Intel's Raptor Lake is really in full swing with leaks as another one has just surfaced, but the latest leaked test results aren't from the 13th gen flagship chip, as many have been lately, but from a range model middle of the chip giant. incoming line of next generation processors.
To be specific, what we see here is a supposed benchmark of the Intel Core i5-13600K, a processor that will be the choice of many buyers as a more affordable option than Core i7 or i9 processors.
The leak was spotted by VideoCardz (Opens in a new tab) and is another case that was shared via Bilibili in China, this time courtesy of Enthusiastic Citizen (Opens in a new tab). The claim is that the 13600K processor in question is an ES3 or Engineering Sample 3, meaning it is a later pre-release chip.
However, Enthusiastic Citizen claims that the ES3 processor runs on the same clocks as a QS or Qualified Sample, in other words, the pre-release models that are essentially the final version, shipped to Intel partners for testing, so which should give us a good idea of the final performance (arm yourself with very pronounced skepticism considering all this, of course).
This means that the engineering sample ran from 4,9 GHz to 5,1 GHz on its performance cores, but Enthusiastic Citizen bumped it up to 5,1 GHz on all cores to simulate the final chip (efficiency cores are also have increased from 3,9 GHz to 4 GHz as well).
In case you forgot, the Core i5-13600K is supposed to have six performance cores and eight efficiency cores, which means it's a total 14 core chip (with 20 threads, because only the performance cores have hyperprocessing).
Benchmarking was done in CPU-Z and Cinebench, and in the former, the 13600K hit 830 points single-core and 10,031 points multi-core, 8% and 79% faster than its predecessor, the current 12600K, respectively. .
Looking at Cinebench R23, we see that the 13600K achieves 1.387 points single core and 24.420 multicore. That's 40% faster for multicore compared to 12600K, but the single core result turned sour here as it's actually 26% slower for the Raptor Lake chip.
Review: Lots of caveats, but still promising for Intel
Clearly, something fishy is going on with this first Cinebench result, as a next-gen processor that is 26% slower than the chip it replaces is obviously not correct. This reminds us that pre-market silicon benchmarking, especially in a scenario where an engineering chip has been hardened to match the assumed frequency of a qualifying sample, is a veritable minefield of challenges.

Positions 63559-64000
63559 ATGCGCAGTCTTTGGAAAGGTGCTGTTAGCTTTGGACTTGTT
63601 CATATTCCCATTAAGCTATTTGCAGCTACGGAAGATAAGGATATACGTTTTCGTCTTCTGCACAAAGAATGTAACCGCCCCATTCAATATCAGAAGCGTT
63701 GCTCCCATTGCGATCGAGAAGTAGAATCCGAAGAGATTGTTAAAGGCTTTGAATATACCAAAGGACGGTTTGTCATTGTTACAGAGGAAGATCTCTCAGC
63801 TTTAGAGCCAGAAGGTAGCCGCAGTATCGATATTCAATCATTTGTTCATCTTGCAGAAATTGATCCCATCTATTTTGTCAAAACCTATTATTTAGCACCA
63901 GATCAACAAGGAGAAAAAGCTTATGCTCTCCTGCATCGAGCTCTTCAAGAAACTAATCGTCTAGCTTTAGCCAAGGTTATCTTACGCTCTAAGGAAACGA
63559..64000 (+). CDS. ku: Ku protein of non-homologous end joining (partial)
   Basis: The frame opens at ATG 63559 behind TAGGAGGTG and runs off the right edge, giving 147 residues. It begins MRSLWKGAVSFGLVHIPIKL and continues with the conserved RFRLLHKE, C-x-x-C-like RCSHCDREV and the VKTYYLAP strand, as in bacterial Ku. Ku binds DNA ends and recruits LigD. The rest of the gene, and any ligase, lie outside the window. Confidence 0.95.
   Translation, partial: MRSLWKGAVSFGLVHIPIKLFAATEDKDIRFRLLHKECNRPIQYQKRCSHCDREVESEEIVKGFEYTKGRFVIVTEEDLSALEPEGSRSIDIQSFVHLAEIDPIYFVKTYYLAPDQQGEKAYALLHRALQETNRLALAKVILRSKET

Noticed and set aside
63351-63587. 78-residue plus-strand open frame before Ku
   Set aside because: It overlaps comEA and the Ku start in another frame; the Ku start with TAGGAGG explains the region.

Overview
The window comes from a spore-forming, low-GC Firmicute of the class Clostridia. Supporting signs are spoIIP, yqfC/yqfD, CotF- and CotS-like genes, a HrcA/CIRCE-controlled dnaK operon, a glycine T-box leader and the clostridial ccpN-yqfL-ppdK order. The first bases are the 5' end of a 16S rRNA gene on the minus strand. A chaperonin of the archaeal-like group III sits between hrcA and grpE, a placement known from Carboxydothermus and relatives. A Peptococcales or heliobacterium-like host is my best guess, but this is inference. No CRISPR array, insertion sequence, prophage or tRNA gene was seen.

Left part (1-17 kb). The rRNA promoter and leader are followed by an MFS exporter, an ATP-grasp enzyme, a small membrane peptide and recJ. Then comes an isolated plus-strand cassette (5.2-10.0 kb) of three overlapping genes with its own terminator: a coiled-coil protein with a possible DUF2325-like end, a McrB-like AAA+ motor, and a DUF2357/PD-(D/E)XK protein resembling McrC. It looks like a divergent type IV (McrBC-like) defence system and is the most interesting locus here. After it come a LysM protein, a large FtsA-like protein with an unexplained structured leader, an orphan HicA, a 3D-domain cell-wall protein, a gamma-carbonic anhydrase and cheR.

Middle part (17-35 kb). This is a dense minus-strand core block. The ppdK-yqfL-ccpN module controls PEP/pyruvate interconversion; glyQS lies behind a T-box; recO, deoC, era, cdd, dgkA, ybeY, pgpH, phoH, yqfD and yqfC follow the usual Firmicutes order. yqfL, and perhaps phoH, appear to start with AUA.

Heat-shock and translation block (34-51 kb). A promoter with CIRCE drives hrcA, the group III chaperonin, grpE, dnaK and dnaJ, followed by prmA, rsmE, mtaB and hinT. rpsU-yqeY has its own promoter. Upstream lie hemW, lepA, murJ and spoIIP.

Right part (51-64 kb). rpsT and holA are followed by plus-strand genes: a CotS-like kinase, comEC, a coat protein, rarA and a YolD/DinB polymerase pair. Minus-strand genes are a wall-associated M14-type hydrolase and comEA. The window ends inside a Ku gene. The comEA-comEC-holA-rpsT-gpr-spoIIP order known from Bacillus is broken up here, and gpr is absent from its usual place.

Still, the other results provided here fall more or less where we expected. Seeing a 40% increase in multicore is very impressive, and lines up exactly with another leak where the flagship Core i9-13900K also achieved that same 40% generational leap, adding a bit more weight to the evidence. presented here.
It's a good sign to see such predicted performance gains for a mid-range Raptor Lake processor, and we can certainly expect better multi-core performance from 13th-gen chips given that Intel is actually supposed to increase the total number of cores by doubling about efficiency cores in the 13600K (and 13900K).
However, these early leaks also indicate that power consumption spikes with Raptor Lake, and Enthusiastic Citizen theorizes that the 13600K could run at a TDP of 160W (not a world of difference from the 150K's 12600W, but it's a small step anyway).
One of the most exciting things to see right now is the sudden increase in leaks around sample Raptor Lake processors, often seen as the launch of a new generation of silicon approaches. Intel 13th Gen chips are rumored to arrive in early October, theoretically after a late September launch event, and the steady stream of Raptor Lake spills happening right now suggests that will be the time. case.
The main question then is whether AMD will be able to beat Intel with the release of Ryzen 7000 before then – at the moment the rumor seems to believe that both next-gen CPU lines are set to debut around the same time. , in September. AMD will take a large amount of water in addition to the territory of the middle range if this filtering results will be profitable, because Team Red does not leak the lujo de llegar tarde con Zen 4.
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